Language and Gender: The Deficit Model

One of the language issues you need to be well-acquainted with is the differences between the talk of men and women. This is a hotly debated are, with a wide range of studies available that can be used to discuss this issue.

In your exam, you may well be given some data about how men and women use language, for instance frequency of hedges, or interruptions used in mixed conversations. Using this starting point, you’ll need to be able to discuss the idea that men and women use language differently.

Let’s begin with the Deficit Model. This is often linked to the linguist Robin Lakoff and her influential work ‘Language and Women’s Place‘. In this study, Lakoff identified several differences in the way women used language when compared to men, which are summarised here.

Lakoff suggested that these differences she noticed were part of ‘Women’s Language’ and was general seen as inferior to men. The ‘Deficit Model’ refers to how this language use contributes to women’s lower status and weaker position in society.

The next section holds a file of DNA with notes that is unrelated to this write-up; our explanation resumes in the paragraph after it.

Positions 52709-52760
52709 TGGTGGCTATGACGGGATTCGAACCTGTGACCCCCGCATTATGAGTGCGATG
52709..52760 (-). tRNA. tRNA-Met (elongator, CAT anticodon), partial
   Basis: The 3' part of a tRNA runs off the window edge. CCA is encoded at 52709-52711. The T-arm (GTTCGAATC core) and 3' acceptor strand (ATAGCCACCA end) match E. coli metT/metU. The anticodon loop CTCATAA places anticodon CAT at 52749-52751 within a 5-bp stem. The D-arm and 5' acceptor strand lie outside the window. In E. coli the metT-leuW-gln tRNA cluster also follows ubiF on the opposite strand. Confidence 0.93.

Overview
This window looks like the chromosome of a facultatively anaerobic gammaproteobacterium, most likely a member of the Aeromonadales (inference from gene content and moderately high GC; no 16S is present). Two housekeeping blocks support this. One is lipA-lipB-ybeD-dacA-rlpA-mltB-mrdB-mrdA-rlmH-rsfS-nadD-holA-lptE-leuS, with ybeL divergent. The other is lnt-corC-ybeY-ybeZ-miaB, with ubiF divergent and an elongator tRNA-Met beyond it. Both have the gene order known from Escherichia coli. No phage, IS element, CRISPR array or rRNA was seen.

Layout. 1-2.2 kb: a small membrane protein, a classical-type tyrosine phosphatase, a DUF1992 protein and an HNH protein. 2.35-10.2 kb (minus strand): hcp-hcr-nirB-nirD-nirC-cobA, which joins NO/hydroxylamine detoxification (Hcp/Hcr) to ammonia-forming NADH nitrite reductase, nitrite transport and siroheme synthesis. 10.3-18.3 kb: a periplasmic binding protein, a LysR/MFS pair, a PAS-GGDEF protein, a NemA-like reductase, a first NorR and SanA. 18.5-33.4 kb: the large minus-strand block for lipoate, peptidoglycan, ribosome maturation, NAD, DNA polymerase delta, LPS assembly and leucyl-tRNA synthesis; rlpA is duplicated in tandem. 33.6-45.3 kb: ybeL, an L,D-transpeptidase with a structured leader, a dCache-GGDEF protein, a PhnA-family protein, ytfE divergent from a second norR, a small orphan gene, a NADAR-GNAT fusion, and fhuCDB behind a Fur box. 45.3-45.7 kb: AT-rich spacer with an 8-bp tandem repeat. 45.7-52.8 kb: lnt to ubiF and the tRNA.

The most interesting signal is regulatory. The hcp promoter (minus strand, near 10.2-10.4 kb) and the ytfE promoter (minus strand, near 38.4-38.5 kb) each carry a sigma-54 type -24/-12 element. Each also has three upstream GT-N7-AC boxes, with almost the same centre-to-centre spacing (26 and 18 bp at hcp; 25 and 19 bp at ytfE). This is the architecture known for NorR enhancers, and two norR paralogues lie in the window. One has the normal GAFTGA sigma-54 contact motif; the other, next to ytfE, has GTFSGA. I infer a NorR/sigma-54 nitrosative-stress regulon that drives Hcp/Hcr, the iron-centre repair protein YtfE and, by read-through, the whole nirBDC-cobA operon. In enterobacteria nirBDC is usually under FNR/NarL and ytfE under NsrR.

Another important study to consider was completed by O’Barr-and Atkins in 1980. In their courtroom study, they tested Lakoff’s hypothesis that features of ‘Women’s Language’ would be used more frequently by women. Their conclusions, however, suggested that these features were more closely linked to power, social status and social class. This led to them suggesting that ‘Powerless Language’ would be a more accurate definition of the features Lakoff identified. According to them, men would also often use these features and it was social status, not gender, which determined their use.

Of course, you are free to agree, disagree and debate any of these findings. As linguists, that is your job.  It’s also mentioning that the Deficit Model is just one approach to exploring differences in language between genders. We will be exploring different approaches in the coming weeks.


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